According to the “great person” view of history, Mr Bernanke will be the individual who gets most of the blame and plaudits for all these developments. The buck stopped on his desk. Yet he was only one actor among dozens in Washington. As a believer in the “great events” view of history, I have been trying to identify the areas in which Ben Bernanke personally made a difference that others might not have made. Read more
As we enter 2014, the five-year bull market in developed market equities remains in full swing. Recently, I argued that equities now look overvalued, but not egregiously so, and that the future of the bull market could depend on when the level of global GDP started to bump up against supply side constraints, forcing a genuine tightening in global monetary conditions.
Today, this blog offers a year end assessment of three crucial issues that relate to this: the supply side in the US; China’s attempt to control its credit bubble; and the ECB’s belief that there is no deflation threat in the euro area. At least one of these questions is likely to be the defining macro issue of 2014 and beyond. Read more
The long farewell to quantitative easing, one of the most remarkable experiments in the history of macroeconomic policy, starts now. In the wake of the strong US employment data in recent months, the Federal Reserve finally announced that it will taper its asset purchases from January onwards. The Fed’s balance sheet will stabilise in 2014, but will not begin to decline for several more years.
Variously described as the saviour of the global economy, totally irrelevant, a drug for the financial system or the harbinger of future inflation, QE is still controversial and insufficiently understood. Macro-economists are destined to be studying its effects for decades to come. Here are some early reflections. Read more
The Federal Reserve told us in December last year that it would maintain its asset purchases until the outlook for the US labour market had improved substantially. Does Tuesday’s rather anaemic jobs data release meet this criterion any more than it did last month, when the Fed decided not to taper its asset purchases? Not really.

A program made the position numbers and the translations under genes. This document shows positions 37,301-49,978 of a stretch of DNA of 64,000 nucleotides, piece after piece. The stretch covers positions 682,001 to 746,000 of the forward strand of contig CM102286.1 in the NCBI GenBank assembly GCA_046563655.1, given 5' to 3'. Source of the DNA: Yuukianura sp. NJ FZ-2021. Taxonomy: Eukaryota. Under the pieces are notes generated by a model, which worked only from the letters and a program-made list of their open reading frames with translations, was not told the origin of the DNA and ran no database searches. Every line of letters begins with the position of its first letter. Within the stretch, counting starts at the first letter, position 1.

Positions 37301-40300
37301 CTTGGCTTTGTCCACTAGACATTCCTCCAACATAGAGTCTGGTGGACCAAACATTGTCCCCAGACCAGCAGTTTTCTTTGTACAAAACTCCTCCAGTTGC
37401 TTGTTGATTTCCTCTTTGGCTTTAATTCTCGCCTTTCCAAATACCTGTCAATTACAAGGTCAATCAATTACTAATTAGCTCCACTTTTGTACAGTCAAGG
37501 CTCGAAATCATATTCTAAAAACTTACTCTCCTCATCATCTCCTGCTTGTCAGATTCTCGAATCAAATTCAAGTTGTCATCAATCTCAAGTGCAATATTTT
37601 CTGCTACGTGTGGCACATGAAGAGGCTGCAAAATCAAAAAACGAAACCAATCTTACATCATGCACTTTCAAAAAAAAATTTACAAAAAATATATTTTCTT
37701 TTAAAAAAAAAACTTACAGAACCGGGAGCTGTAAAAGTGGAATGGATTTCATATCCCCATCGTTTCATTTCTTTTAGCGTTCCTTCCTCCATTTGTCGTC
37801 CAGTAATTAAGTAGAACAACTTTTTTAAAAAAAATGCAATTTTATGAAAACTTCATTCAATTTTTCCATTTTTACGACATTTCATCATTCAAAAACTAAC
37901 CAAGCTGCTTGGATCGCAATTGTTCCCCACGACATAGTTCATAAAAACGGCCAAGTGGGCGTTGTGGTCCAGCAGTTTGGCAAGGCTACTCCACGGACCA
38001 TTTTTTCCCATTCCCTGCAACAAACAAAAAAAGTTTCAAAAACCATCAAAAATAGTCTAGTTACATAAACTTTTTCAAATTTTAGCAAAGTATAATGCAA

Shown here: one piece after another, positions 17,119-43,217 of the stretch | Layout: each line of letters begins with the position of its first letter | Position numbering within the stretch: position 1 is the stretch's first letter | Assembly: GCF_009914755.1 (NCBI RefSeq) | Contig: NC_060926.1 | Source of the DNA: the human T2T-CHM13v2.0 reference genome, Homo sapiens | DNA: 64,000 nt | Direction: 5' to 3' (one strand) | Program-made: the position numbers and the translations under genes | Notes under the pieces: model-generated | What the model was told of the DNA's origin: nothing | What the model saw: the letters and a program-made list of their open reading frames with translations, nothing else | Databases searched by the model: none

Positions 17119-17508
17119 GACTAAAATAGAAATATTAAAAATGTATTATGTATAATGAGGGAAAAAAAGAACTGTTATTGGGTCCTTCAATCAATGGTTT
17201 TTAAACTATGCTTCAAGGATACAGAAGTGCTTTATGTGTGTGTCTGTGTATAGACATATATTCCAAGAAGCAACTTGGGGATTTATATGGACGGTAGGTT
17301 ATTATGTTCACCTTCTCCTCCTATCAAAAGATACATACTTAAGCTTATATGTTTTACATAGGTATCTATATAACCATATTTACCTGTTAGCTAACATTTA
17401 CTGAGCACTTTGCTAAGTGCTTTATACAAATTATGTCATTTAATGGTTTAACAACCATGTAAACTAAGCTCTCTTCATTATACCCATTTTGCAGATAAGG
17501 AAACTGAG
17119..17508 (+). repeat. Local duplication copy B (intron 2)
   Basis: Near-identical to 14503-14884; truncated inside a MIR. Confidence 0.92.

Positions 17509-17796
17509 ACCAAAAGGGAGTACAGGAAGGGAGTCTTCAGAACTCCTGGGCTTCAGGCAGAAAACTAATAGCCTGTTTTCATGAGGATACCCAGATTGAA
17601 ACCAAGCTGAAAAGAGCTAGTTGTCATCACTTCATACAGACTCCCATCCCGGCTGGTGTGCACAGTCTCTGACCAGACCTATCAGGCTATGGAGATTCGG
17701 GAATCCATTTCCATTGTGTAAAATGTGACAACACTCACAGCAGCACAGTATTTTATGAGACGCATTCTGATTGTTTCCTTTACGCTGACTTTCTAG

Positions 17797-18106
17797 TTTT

The underlying pace of job gains is certainly not rising, and may even have fallen slightly. But the unemployment rate dropped to 7.2 per cent, and the pace of decline suggests that the 6.5 per cent threshold for considering interest rate rises could be reached in mid-2014, ie before the balance sheet tapering has ended! This gives Janet Yellen, the incoming Fed chairman, an early problem: she will surely have to reduce that 6.5 per cent threshold soon.
In this blog, we use some statistical tools which have been developed by the regional districts of the Fed to frame a judgment about the underlying state of the labour market, updated to include this week’s new information . Read more
Janet Yellen has been nominated to take over as Fed chairman when Ben Bernanke steps down. Gavyn discusses with John Authers what a Fed led by Ms Yellen would mean for tapering and interest rate policy
In the endless saga over US fiscal policy, attention has shifted from the closure of some parts of the government (which happened on Tuesday) to the possibility that the Treasury Department will reach the limit of its extraordinary measures to work around the debt ceiling on or around 17 October.
The negotiating tactics of the White House are now clear. They are painting the scenario in which the debt ceiling remains frozen as completely catastrophic, perhaps hoping that market disruptions will increase pressure on the Republicans to waive through the necessary legislation. Markets, however, have so far been reluctant to co-operate. (See this earlier blog.)
In a letter to Congress on 25 September, Treasury Secretary Jack Lew described the ensuing situation as “default by another name”, and Goldman Sachs CEO Lloyd Blankfein has said that “there is no precedent for a default”.